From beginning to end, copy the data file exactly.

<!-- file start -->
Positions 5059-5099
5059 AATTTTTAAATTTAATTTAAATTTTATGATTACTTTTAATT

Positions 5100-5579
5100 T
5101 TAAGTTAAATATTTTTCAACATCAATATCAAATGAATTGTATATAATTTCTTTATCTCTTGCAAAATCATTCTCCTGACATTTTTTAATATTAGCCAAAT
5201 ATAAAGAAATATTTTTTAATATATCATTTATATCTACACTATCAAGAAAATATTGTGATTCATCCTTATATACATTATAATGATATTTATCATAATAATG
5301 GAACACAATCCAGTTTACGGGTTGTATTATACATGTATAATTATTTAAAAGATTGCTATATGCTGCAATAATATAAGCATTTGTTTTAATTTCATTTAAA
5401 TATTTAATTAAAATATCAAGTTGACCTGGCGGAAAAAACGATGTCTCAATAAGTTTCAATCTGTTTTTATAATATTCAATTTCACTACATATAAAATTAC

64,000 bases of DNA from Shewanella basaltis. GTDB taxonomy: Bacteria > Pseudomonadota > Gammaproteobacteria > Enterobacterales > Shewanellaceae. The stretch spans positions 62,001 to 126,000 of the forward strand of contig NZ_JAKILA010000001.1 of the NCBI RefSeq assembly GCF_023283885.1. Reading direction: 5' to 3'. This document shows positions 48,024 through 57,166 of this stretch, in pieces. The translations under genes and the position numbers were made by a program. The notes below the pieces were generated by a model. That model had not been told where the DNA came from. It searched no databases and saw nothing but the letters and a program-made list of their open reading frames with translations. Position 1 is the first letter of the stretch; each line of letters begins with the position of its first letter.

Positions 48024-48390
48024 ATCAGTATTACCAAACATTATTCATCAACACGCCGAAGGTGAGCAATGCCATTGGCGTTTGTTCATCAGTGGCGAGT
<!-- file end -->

Positions 5059-5099
5059 AATTTTTAAATTTAATTTAAATTTTATGATTACTTTTAATT

Positions 5100-5579
5100 T
5101 TAAGTTAAATATTTTTCAACATCAATATCAAATGAATTGTATATAATTTCTTTATCTCTTGCAAAATCATTCTCCTGACATTTTTTAATATTAGCCAAAT
5201 ATAAAGAAATATTTTTTAATATATCATTTATATCTACACTATCAAGAAAATATTGTGATTCATCCTTATATACATTATAATGATATTTATCATAATAATG
5301 GAACACAATCCAGTTTACGGGTTGTATTATACATGTATAATTATTTAAAAGATTGCTATATGCTGCAATAATATAAGCATTTGTTTTAATTTCATTTAAA
5401 TATTTAATTAAAATATCAAGTTGACCTGGCGGAAAAAACGATGTCTCAATAAGTTTCAATCTGTTTTTATAATATTCAATTTCACTACATATAAAATTAC

64,000 bases of DNA from Shewanella basaltis. GTDB taxonomy: Bacteria > Pseudomonadota > Gammaproteobacteria > Enterobacterales > Shewanellaceae. The stretch spans positions 62,001 to 126,000 of the forward strand of contig NZ_JAKILA010000001.1 of the NCBI RefSeq assembly GCF_023283885.1. Reading direction: 5' to 3'. This document shows positions 48,024 through 57,166 of this stretch, in pieces. The translations under genes and the position numbers were made by a program. The notes below the pieces were generated by a model. That model had not been told where the DNA came from. It searched no databases and saw nothing but the letters and a program-made list of their open reading frames with translations. Position 1 is the first letter of the stretch; each line of letters begins with the position of its first letter.

Positions 48024-48390
48024 ATCAGTATTACCAAACATTATTCATCAACACGCCGAAGGTGAGCAATGCCATTGGCGTTTGTTCATCAGTGGCGAGT